Groupon, F*ck Off

There’s a line in one of my favorite Billy Joel songs, “Angry Young Man”, that reads “it’s a comfort to know his intentions are good.” That is where I am going to start regarding my opinion of the recent Groupon/Super Bowl ad controversy and Andrew Mason.

If you haven’t seen it or are unaware of the issue, deal-of-the-day website Groupon ran a series of ads that many viewers found offensive. The reason for the negative response is because the ads appear to mock serious social issues.

In response to the public outcry, Groupon CEO Andrew Mason posted a blog explaining the company’s reasoning for the ads.

As I mentioned earlier, Mason clearly explained the ads are meant to, “highlight the often trivial nature of stuff on Groupon when juxtaposed against bigger world issues, making fun of Groupon.” Mason goes on to compare the campaign, created by ad firm Crispin Porter & Bogusky, to another CP+B Super bowl ad for Hulu. This is where Mason meets his colossal #FAIL point.

The Hulu ad is clearly a joke. It’s a very well conceived and brilliantly delivered, tongue-in-cheek look at TV consumption in America. The audience walks away from the ad knowing that Hulu is poking fun at both themselves and the viewers.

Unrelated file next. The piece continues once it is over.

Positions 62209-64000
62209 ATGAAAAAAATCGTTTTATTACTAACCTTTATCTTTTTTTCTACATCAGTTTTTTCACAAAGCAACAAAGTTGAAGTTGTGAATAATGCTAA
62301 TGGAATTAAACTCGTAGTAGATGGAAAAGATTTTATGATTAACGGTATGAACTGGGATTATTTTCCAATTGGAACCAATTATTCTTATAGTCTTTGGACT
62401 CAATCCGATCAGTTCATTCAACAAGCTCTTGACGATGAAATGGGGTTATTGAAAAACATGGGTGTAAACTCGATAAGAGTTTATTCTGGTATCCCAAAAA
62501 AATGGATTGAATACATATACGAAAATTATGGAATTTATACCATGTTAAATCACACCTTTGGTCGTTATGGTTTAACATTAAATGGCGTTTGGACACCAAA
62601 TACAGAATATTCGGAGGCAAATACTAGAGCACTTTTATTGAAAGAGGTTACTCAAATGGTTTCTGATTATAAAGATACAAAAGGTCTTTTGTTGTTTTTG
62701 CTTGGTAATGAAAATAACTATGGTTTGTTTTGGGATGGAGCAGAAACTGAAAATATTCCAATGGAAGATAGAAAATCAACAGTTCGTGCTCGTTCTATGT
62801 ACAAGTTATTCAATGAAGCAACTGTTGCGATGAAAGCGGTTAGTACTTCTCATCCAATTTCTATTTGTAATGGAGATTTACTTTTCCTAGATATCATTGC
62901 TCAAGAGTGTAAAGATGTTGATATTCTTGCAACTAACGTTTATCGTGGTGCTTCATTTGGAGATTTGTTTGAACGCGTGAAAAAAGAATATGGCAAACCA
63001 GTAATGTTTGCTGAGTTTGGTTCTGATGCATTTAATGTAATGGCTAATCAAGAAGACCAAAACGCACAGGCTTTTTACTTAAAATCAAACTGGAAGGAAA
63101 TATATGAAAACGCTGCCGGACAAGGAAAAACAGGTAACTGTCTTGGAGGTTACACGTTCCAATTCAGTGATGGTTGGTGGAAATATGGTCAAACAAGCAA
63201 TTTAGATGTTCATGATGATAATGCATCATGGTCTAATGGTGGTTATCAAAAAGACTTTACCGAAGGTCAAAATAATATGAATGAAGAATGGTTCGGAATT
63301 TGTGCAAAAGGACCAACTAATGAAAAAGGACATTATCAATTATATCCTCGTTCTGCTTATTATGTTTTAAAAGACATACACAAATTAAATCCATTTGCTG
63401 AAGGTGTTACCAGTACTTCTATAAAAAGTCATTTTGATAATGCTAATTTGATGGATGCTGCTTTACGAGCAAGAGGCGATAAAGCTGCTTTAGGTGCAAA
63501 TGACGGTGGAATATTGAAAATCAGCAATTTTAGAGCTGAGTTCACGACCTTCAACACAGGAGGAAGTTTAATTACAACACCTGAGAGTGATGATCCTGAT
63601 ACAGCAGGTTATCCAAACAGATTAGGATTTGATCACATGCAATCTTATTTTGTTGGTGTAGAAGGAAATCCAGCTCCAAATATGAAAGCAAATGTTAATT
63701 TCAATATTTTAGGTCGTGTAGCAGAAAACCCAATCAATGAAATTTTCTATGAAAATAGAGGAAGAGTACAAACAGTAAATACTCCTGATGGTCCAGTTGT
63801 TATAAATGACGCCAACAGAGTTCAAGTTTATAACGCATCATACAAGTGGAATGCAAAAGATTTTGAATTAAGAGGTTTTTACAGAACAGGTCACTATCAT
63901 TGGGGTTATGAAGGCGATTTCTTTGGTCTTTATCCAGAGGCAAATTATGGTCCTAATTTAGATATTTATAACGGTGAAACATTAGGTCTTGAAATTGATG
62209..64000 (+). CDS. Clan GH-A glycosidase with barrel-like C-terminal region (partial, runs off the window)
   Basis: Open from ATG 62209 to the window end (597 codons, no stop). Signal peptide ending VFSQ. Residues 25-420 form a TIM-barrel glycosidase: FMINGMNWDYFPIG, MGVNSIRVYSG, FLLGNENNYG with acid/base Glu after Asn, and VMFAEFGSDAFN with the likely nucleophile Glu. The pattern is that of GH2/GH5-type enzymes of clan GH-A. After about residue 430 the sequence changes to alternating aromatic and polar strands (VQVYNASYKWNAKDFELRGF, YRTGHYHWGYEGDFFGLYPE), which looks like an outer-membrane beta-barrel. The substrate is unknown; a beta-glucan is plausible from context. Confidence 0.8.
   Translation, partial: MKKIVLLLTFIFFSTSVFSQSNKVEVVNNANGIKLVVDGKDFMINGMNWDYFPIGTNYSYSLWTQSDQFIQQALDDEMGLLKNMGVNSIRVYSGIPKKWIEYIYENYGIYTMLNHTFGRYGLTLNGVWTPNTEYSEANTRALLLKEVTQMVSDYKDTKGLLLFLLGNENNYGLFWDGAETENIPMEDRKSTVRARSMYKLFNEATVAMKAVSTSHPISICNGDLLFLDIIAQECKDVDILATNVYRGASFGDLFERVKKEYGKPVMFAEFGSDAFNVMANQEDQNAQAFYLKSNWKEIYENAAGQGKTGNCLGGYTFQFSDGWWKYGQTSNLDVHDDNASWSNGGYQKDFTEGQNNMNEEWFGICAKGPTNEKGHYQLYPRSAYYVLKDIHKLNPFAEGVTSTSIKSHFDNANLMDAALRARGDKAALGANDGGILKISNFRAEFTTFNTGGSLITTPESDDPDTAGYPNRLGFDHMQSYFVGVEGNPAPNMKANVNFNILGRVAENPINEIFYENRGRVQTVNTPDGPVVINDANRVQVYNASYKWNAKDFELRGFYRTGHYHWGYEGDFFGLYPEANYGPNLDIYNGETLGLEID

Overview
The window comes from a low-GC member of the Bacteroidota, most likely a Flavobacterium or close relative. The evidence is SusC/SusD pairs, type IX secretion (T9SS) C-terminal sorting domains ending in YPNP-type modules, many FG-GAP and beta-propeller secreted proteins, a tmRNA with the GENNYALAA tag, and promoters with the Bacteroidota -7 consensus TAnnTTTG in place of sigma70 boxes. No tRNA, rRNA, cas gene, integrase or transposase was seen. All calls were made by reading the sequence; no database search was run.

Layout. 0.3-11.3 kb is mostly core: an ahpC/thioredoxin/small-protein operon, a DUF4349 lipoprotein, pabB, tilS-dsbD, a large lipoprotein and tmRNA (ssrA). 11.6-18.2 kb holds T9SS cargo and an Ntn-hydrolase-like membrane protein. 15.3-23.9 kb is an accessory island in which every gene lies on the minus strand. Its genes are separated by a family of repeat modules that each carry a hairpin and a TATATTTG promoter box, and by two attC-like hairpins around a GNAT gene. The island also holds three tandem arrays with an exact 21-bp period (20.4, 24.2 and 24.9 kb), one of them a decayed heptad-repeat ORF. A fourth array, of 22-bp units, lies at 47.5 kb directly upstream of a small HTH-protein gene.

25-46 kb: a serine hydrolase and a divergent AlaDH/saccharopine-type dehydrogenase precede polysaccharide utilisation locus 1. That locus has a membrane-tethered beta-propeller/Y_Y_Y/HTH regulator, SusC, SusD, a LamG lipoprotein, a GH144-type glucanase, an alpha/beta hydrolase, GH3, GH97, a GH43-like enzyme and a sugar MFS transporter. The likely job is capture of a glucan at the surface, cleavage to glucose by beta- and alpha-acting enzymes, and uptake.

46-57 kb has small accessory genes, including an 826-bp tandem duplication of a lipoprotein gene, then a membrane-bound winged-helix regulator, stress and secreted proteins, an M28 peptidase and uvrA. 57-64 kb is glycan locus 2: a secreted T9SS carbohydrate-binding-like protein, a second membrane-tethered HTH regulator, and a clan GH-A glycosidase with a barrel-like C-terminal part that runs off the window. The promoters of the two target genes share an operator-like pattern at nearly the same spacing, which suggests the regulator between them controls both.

The new Groupon ads do not do that. They don’t even come close.

If you look at them collectively, it is possible to see a theme develop. However, for individuals seeing the ads for the first time, the impact is almost horrific. They come across as at the very least confusing and at their worst, downright insulting.

Mason’s failure was allowing CP+B to affect his voice as well as his vision. Groupon tried to be clever and witty with their ads and the juxtaposition they paint between serious issues and penny-pinching consumerism. What they failed to consider is that social awareness is not meant to be the subject of “Ha ha. Just kidding.” antics.

It’s ironic that a company that has succeeded by providing value to its customers failed to understand that value, in and of itself, exists because of emotion. Value is psychological, and without the emotion we place on a particular good or service, there is no such thing as value.

Social awareness and giving, in turn, is wholly emotional. Millions of people sacrifice their time, money, and at times their very own lives, for causes and efforts in which they deeply believe. Social good bleeds emotion, and it is not something that should be treated with flippant disregard, as was the case with the Groupon ad campaign.

Sure, Andrew Mason can look back and try to retrospectively justify his company’s decision as one of raising awareness for issues while poking fun at themselves. He can attempt to rationalize the campaign by claiming the ads are different and not about traditional self-promotion. Mason may even employ service recovery actions to make clear the ads are indeed about social awareness.